more incorrect information. market makers CAN short to hedge -- thus the listed market still functions.
the fact that the govt has told retail investors they cannot short but still are allowing i banks to hedge listed options shows what a joke this ban is.
lol you use terms like "most likely" and then pair that up with the word DOES in capitals. Son, thats called an oxymoron. More like, it CAN affect the market directly because the person on the other side MIGHT hedge himself and short the stock. Again, not a DIRECT line to the open market and certainly not a certain possibility. Again I gave a simple answer to a simple question. You my friend need to take the stick out of your arse lol...maybe before you shoot your load you need to learn how to read.
"basically" it DOES have a very direct effect on the market because if you buy puts stock very likely is getting shorted. just move on and let others deal with the heavy lifting. you clearly do not understand how the options market works.
You took what I typed way out of context, I mentioned that "BASICALLY" it has no DIRECT affect on the market. I didn't want to get into Hedging and derivatives and such for a simple question. Sorry you took offense to a simple answer.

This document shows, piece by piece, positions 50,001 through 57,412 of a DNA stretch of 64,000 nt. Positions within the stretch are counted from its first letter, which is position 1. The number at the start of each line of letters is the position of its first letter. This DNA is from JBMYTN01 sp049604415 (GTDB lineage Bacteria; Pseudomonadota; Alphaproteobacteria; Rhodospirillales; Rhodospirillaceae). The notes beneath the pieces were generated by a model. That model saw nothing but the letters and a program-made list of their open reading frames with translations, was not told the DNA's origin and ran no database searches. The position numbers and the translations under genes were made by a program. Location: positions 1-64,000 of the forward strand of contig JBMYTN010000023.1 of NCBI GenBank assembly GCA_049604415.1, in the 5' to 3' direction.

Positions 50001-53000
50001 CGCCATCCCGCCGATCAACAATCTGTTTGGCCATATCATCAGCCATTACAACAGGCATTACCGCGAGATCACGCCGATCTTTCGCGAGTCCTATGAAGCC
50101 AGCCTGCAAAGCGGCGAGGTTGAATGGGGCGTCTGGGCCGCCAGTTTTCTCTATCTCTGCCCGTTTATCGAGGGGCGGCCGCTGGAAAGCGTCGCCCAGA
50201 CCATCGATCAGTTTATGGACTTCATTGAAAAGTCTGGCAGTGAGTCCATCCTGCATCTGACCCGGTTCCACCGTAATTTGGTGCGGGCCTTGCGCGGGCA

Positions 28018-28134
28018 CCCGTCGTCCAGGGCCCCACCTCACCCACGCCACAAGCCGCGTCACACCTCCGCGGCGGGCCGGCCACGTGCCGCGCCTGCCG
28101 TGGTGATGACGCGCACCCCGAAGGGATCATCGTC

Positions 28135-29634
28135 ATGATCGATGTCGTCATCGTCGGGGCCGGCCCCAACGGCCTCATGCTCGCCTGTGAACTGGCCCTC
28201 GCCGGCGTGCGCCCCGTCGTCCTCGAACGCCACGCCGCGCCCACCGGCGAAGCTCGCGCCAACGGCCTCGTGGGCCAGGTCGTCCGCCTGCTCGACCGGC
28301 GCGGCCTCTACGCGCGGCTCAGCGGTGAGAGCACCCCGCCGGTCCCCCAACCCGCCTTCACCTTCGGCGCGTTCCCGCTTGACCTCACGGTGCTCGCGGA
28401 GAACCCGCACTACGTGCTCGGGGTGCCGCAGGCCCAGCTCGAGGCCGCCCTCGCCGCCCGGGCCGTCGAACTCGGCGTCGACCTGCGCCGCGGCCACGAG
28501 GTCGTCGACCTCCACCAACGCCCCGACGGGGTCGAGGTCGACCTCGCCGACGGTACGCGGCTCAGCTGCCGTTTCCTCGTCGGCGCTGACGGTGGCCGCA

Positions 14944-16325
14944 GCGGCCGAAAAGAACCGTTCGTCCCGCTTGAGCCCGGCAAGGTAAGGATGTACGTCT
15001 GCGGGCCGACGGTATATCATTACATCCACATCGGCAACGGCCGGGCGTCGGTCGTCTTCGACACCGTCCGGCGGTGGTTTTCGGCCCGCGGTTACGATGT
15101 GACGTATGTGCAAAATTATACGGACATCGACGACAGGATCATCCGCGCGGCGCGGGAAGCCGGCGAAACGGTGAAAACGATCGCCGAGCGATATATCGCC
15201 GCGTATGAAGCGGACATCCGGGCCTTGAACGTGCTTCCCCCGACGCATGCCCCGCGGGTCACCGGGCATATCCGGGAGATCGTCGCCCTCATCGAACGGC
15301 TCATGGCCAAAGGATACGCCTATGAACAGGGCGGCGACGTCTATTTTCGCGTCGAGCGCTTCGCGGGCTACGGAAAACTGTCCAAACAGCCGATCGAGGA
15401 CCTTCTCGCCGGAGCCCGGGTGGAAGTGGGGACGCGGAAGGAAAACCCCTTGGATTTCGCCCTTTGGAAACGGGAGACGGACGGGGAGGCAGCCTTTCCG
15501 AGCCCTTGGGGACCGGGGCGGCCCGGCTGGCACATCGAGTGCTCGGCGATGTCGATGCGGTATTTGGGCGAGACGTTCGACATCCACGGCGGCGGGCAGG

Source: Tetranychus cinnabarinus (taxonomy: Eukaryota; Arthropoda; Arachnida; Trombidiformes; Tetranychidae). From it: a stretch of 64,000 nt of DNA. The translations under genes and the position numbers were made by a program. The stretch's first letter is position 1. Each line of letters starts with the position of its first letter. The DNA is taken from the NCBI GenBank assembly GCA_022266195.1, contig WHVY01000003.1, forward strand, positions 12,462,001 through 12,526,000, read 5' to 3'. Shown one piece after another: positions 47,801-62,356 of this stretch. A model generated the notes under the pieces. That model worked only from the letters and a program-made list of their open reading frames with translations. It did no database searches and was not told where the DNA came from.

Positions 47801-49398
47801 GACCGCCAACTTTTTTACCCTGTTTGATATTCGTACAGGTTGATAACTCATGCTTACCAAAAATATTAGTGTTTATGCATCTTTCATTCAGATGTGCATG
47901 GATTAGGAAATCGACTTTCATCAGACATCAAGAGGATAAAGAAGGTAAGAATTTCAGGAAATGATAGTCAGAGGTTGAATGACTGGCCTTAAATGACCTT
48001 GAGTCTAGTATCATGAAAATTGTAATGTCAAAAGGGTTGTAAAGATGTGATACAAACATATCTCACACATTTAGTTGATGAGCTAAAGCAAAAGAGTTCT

if you buy a put, someone else is short the put. if that other person is another retail investor, then nothing happens. if it's a market maker or institutional entity (most of the time it is), then that person is going to go out and short stock to hedge its exposure to a short put. the higher the delta, the more stock it shorts. if the delta is 1, then it shorts the whole position.
thinking that buying puts has no effect on a stock's price is a very incorrect and ignorant way of understanding how the markets work.
This doesn't apply to Puts. Basically Puts do not affect the price of the stock in the open market, unlike shorting which is selling the stock in the open market even though you don't own the stock.